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Ireland-based charity Disaster Tech Lab has deployed rugged network units to provide 3G, 4G and 4G Long Term Evolution (LTE) connectivity services at 18 refugee camps in Greece, to support both the work of the United Nations High Commission for Refugees (UNHCR) and the refugees themselves.
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Disaster Tech Lab has a long history of providing emergency communications networks in humanitarian disaster zones.
This includes deploying personnel and equipment to Liberia during the recent Ebola outbreak, to Pacific island state Vanuatu in the wake of a devastating cyclone, and to the US after Hurricane Sandy struck the New York area in 2012.
For modern-day refugees fleeing the ongoing conflict in Syria, mobile is essential for staying in touch with and locating friends and family who are making the same perilous journey, and those left behind in the war zone.
“After a harrowing journey, refugees arrive in Greece usually in poor health and estranged from their loved ones,” said Disaster Tech Lab CEO Evert Bopp.
“They often don’t even know which country they’ve arrived in and are then faced with navigating the appropriate authorities and their respective procedures to claim asylum. This is hard enough, but when you consider there’s no infrastructure to support them, it seems like an impossible task,” he said.
Disaster Tech Lab turned to Cradlepoint to deploy open Wi-Fi networks for refugees relying on smartphone technology.
It has deployed a number of COR IBR1100 compact, ruggedised 3G/4G/LTE routers to provide cloud-managed networking services. The network is being managed through a cloud management portal that lets Disaster Tech Lab monitor and troubleshoot on the ground.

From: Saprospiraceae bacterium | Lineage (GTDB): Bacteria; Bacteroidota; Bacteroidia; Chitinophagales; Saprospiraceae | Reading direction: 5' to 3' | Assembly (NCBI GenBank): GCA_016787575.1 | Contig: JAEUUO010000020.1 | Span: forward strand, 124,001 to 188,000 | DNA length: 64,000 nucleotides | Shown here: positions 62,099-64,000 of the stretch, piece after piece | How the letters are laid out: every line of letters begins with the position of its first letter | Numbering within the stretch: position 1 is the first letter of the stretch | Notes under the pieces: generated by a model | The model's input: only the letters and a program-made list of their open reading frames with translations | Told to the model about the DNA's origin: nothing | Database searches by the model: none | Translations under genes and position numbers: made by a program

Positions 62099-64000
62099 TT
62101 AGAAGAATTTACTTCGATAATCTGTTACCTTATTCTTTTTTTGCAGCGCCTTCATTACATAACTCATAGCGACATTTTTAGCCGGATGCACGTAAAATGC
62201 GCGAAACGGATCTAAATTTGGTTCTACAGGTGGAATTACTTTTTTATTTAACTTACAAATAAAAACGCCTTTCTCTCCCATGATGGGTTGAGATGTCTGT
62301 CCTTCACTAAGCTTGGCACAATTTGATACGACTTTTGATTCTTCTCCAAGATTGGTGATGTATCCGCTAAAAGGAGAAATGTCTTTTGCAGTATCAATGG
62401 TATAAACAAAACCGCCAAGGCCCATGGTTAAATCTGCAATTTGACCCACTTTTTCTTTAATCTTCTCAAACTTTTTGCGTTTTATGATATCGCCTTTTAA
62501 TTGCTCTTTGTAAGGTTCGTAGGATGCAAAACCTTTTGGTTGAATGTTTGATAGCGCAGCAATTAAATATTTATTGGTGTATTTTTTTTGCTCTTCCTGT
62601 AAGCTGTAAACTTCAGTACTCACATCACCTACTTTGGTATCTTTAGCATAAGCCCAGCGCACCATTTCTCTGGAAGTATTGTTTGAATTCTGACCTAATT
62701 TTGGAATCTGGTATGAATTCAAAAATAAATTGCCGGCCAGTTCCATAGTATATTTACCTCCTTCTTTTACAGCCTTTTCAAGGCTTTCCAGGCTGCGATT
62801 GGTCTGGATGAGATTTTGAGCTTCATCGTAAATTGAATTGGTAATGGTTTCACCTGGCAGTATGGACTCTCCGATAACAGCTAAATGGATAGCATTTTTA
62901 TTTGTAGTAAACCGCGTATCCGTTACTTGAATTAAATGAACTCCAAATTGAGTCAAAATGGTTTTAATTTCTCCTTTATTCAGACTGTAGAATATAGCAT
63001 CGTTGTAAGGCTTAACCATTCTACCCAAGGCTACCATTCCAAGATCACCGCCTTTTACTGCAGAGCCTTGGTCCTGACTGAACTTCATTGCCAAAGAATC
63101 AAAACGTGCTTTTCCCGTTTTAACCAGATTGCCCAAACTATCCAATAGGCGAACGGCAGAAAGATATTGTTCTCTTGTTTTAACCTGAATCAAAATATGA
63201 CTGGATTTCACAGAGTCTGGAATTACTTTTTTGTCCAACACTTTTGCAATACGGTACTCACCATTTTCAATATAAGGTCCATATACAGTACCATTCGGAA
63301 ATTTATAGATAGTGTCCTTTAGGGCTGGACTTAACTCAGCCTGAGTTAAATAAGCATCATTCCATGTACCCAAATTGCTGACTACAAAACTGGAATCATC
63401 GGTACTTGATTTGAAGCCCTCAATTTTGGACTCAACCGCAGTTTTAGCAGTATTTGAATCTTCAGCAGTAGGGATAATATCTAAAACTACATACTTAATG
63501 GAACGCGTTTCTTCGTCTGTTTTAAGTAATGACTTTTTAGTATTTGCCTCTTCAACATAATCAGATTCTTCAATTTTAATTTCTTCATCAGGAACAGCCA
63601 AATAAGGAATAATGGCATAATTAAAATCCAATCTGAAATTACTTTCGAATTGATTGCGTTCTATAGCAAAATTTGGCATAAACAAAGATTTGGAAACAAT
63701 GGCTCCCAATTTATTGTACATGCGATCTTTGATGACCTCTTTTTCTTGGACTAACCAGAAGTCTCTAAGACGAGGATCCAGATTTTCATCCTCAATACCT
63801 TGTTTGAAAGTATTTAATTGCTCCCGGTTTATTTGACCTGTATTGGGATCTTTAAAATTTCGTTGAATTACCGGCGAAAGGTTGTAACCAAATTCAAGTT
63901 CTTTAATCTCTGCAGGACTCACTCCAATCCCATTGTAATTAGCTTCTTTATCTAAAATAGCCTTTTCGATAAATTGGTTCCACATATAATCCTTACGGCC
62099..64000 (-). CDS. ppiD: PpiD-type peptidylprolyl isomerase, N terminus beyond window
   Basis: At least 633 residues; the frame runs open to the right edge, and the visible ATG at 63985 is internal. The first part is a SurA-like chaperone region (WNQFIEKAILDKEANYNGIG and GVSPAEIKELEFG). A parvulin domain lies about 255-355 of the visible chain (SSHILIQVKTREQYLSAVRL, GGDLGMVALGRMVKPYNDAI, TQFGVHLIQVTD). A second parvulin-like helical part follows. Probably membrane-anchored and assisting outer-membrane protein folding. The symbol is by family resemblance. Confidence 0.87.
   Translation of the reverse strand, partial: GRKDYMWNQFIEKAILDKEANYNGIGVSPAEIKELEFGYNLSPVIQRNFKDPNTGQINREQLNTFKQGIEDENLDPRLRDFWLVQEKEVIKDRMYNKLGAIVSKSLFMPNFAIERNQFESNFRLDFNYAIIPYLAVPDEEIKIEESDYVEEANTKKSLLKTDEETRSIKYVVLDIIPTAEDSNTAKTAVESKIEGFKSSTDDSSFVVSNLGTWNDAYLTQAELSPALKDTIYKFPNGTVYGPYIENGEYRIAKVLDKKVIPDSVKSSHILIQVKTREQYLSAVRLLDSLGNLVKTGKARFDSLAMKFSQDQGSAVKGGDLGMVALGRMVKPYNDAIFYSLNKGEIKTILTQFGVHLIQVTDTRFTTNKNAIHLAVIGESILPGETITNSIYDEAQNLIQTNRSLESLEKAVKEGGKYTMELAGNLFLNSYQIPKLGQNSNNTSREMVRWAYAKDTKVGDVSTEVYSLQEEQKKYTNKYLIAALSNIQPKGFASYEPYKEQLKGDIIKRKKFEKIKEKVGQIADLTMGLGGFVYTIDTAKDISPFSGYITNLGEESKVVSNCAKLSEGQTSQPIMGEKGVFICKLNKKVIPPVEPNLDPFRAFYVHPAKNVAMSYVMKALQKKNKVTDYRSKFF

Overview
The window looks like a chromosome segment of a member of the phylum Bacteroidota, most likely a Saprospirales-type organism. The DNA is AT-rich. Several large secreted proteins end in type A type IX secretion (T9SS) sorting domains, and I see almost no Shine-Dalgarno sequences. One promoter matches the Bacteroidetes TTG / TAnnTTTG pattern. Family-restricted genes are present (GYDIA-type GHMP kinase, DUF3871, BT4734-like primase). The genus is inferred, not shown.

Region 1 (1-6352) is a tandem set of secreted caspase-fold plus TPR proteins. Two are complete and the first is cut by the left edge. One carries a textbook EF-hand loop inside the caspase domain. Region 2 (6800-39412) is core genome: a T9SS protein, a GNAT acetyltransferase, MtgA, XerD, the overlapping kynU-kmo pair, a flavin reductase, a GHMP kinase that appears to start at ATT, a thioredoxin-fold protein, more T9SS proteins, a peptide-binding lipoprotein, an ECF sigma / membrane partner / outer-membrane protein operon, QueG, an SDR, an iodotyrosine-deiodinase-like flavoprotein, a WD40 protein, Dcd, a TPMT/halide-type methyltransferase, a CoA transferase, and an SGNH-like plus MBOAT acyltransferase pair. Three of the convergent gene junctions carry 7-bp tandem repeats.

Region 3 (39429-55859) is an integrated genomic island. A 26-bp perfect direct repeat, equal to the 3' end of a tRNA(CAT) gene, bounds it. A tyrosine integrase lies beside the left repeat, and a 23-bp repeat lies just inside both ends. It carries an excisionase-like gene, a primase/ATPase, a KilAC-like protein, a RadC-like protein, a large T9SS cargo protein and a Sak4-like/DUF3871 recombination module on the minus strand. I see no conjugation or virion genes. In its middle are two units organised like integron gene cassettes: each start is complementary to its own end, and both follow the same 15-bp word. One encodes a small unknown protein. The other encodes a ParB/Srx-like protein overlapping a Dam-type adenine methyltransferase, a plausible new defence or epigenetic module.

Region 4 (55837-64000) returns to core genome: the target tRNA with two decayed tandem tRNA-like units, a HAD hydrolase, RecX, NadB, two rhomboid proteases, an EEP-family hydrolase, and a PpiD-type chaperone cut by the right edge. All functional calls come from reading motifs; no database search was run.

Read more about emergency networking
- Vodafone’s charitable arm, the Vodafone Foundation, deploys instant mini networks to help restore communications in quake-hit Nepal.
- Somewhere in the UK, a crack team sits waiting to spring into action to support, protect and repair AT&T’s global network in the event of disaster.
- A panel at the Innovate Finance Summit 2016 discussed ways refugees could access funds, including digital identities, smartphones and peer-to-peer applications.
“When I was contacted and told about the lack of internet access in refugee camps, I knew we had to help. We often provide connectivity in remote or extreme environments for customers,” said Cradlepoint Europe, Middle East and Africa vice-president, Hubert Da Costa.
“However, never before have we provided connectivity to a community who would rely on it for their basic existence,” he added.
With many of the camps lacking electricity infrastructure, the charity has also supplied solar panels, batteries and wind turbines to keep the network ticking over.
“There’s barely any sanitation in these camps, let alone electricity and Wi-Fi provision. Providing reliable and robust 3G and 4G LTE connectivity is often a lifeline, quite literally,” added Bopp.
Meanwhile, a second network is being used to provide internet access in vehicles used by non-governmental organisations (NGOs) and the UNHCR in Greece.
It is also providing separate, password-encrypted networks for those working inside the camps, allowing the UNHCR, charity workers and the Greek military to communicate and process asylum applications securely using biometrics.
The network supports the work of the Greek government, which requires new arrivals to make their initial application to the Greek authorities using Skype.
“Cradlepoint’s technology enables us to almost immediately set up a temporary internet service while we work on building a more permanent network. Cradlepoint’s COR IBR1100 is so easy to use and durable. We can get connectivity available in a couple of hours of refugees arriving at a new location,” said Bopp.